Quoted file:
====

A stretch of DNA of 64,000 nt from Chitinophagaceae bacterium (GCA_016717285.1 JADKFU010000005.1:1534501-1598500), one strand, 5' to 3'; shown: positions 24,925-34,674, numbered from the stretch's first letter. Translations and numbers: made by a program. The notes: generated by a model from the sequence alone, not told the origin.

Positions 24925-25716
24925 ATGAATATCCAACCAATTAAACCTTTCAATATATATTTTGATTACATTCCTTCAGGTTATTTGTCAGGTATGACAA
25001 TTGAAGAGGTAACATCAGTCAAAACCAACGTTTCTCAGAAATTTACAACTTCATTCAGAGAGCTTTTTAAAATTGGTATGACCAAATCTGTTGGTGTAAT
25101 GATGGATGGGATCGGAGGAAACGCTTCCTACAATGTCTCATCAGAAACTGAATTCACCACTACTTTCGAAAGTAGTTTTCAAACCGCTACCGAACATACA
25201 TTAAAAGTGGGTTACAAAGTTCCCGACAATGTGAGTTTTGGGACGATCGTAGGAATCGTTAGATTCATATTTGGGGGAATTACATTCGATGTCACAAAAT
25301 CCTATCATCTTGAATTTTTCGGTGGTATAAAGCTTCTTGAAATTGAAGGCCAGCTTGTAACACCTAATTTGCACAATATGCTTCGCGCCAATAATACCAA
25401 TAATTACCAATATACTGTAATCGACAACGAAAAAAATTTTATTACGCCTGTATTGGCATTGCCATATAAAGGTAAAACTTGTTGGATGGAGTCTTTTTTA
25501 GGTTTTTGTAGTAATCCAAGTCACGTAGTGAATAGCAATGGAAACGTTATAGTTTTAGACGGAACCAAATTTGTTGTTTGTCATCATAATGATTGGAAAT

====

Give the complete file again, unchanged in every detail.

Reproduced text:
A stretch of DNA of 64,000 nt from Chitinophagaceae bacterium (GCA_016717285.1 JADKFU010000005.1:1534501-1598500), one strand, 5' to 3'; shown: positions 24,925-34,674, numbered from the stretch's first letter. Translations and numbers: made by a program. The notes: generated by a model from the sequence alone, not told the origin.

Positions 24925-25716
24925 ATGAATATCCAACCAATTAAACCTTTCAATATATATTTTGATTACATTCCTTCAGGTTATTTGTCAGGTATGACAA
25001 TTGAAGAGGTAACATCAGTCAAAACCAACGTTTCTCAGAAATTTACAACTTCATTCAGAGAGCTTTTTAAAATTGGTATGACCAAATCTGTTGGTGTAAT
25101 GATGGATGGGATCGGAGGAAACGCTTCCTACAATGTCTCATCAGAAACTGAATTCACCACTACTTTCGAAAGTAGTTTTCAAACCGCTACCGAACATACA
25201 TTAAAAGTGGGTTACAAAGTTCCCGACAATGTGAGTTTTGGGACGATCGTAGGAATCGTTAGATTCATATTTGGGGGAATTACATTCGATGTCACAAAAT
25301 CCTATCATCTTGAATTTTTCGGTGGTATAAAGCTTCTTGAAATTGAAGGCCAGCTTGTAACACCTAATTTGCACAATATGCTTCGCGCCAATAATACCAA
25401 TAATTACCAATATACTGTAATCGACAACGAAAAAAATTTTATTACGCCTGTATTGGCATTGCCATATAAAGGTAAAACTTGTTGGATGGAGTCTTTTTTA
25501 GGTTTTTGTAGTAATCCAAGTCACGTAGTGAATAGCAATGGAAACGTTATAGTTTTAGACGGAACCAAATTTGTTGTTTGTCATCATAATGATTGGAAAT